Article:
But I have to wonder: how the heck did the deer expect to drive the car to the chop shop? He could probably hold the key between his hooves, but it’s not like the driver’s seat can be adjusted to fit his shape. For that matter, what kind of payment would he have been expecting? I’ve heard that fences pay chicken feed, but salt licks?

Anyway, moving on.

The big story a few days ago was that Microsoft is working on tools to (as the Chron’s headline put it) “secure elections”. Which is great news as far as it goes.

Microsoft is doing it right: making the source code freely available, so anyone can audit it and any company in the voting machine field can use it.

The thing is, it’s not a complete voting system, and the value of Microsoft’s software is only as good as the implementation. Voting machine companies have a justifiably poor reputation for the quality of their coding. You can have the greatest software in the world for allowing voters to verify their ballot, and it’ll be absolutely useless if the rest of the software and the hardware it’s running on is riddled with security holes.

How many voting machines run on Windows XP, an operating system that has been completely unsupported for half a decade? (Probably fewer than the number of ATMs running on OS/2, which has been dead for three times as long. But I digress.) Sorry, not totally unsupported. Microsoft just released a security patch for XP. How many of those voting machines running the code are going to get the patch? I’m betting on a percentage in the single digits.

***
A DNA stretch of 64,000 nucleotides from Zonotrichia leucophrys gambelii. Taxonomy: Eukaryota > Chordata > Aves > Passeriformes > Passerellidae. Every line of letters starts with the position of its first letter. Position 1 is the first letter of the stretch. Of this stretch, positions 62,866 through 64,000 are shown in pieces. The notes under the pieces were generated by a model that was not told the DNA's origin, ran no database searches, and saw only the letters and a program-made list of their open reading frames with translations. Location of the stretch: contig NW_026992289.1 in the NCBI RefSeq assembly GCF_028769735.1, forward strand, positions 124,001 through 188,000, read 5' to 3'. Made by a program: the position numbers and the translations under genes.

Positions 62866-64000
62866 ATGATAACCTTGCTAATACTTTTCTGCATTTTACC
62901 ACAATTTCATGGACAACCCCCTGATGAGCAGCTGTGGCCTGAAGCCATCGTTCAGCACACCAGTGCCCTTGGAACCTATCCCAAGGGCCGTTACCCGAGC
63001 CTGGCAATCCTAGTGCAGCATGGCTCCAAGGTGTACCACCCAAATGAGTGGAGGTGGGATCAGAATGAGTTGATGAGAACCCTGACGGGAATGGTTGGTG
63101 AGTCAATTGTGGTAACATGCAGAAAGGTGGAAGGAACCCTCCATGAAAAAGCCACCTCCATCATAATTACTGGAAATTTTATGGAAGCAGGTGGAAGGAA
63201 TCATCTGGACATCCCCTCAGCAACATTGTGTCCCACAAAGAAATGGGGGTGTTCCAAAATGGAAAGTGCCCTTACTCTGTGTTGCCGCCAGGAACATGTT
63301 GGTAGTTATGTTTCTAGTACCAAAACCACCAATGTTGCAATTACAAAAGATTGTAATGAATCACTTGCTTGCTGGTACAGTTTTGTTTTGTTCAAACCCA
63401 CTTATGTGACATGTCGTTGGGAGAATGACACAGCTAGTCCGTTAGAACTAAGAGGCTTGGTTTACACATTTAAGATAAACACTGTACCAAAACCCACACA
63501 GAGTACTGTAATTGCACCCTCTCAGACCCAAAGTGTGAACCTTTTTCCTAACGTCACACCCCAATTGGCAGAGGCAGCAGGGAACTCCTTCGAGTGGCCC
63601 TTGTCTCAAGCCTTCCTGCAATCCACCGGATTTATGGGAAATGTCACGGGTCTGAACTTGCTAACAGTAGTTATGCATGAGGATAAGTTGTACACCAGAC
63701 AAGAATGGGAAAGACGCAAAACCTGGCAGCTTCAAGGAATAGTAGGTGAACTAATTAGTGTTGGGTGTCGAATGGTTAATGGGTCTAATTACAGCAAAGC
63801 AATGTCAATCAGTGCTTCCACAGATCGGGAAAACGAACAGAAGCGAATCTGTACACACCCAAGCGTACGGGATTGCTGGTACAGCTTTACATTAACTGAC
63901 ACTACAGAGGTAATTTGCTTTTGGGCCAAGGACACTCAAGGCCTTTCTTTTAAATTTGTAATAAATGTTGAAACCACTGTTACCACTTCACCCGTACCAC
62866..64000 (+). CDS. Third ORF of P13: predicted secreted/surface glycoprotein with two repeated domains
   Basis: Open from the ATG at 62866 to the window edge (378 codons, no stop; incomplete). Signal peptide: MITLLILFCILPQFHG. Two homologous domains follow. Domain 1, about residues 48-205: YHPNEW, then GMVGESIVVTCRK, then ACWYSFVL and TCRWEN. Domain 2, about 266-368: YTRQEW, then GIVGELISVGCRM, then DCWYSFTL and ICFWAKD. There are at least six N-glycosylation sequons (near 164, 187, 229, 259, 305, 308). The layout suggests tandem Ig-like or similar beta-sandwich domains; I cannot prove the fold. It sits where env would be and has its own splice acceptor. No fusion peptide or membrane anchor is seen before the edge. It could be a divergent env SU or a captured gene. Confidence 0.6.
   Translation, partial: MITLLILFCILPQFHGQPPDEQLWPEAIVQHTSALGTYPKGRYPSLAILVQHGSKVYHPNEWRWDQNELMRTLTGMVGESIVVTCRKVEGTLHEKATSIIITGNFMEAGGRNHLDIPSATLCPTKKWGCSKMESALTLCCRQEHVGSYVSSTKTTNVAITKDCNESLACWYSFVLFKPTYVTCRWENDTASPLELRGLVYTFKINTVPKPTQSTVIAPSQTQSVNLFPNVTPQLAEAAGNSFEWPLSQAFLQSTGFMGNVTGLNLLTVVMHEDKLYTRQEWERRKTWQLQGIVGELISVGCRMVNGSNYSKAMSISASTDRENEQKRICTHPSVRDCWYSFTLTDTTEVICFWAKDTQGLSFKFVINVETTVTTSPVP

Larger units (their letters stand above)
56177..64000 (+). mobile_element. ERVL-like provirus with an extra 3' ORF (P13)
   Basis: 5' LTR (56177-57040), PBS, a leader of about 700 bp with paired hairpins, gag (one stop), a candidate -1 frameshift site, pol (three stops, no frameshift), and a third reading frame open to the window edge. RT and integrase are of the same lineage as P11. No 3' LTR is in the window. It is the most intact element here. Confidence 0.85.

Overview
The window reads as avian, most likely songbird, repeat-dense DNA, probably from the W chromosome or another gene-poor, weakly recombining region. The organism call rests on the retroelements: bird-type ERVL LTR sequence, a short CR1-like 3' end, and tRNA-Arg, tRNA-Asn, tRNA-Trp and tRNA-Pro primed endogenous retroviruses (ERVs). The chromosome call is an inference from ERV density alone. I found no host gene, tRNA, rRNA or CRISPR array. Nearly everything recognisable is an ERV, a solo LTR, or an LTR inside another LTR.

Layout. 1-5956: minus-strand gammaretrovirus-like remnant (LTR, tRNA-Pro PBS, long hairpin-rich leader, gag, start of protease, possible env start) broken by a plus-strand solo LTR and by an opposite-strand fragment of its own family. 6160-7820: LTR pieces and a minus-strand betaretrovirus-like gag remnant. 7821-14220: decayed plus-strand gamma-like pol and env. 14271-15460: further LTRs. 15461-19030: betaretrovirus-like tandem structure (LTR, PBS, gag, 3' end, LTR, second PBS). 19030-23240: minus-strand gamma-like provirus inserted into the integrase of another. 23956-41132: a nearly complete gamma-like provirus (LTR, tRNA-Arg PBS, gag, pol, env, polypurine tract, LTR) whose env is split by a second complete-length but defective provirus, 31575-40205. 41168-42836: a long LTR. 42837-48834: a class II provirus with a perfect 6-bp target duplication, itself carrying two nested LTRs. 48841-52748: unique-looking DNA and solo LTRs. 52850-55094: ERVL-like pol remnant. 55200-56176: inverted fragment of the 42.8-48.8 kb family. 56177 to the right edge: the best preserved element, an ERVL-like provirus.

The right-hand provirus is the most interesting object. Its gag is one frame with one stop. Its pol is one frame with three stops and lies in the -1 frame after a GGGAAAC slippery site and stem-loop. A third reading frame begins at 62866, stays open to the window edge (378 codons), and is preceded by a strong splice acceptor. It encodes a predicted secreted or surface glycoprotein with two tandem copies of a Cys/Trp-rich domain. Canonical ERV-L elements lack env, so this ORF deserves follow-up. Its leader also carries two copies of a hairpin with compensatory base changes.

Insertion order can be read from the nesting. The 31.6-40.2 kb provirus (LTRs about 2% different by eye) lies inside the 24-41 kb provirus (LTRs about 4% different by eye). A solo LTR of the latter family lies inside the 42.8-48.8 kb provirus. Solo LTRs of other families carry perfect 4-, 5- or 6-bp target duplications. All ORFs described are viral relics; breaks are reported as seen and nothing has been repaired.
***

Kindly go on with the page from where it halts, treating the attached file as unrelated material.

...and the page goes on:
Also, as the articles point out, Microsoft’s new code doesn’t support Internet voting (something far too many people want, given the woeful state of the art) or vote by mail systems, which are increasingly popular.

I’m not running Microsoft down. As I said, it’s a step in the right direction. But we as a country need to take far more than just that one step.

And, finally, no SAST post is really complete without a mention of either the Bay Bridge Bolt Botch or the Transbay Terminal fiasco. I don’t have anything on the BBBB, but there was a brief note in the Chron a few weeks about about the terminal.

The cracked support beams are nearly repaired–though we still don’t have a date for the grand reopening. What we do have is word that the paths in the rooftop garden are going to be replaced.

Those paths, you may remember, are made of decomposed granite, and even before the terminal was closed, the granite was decomposing even further. So the decision has been made to repave the paths, this time using concrete.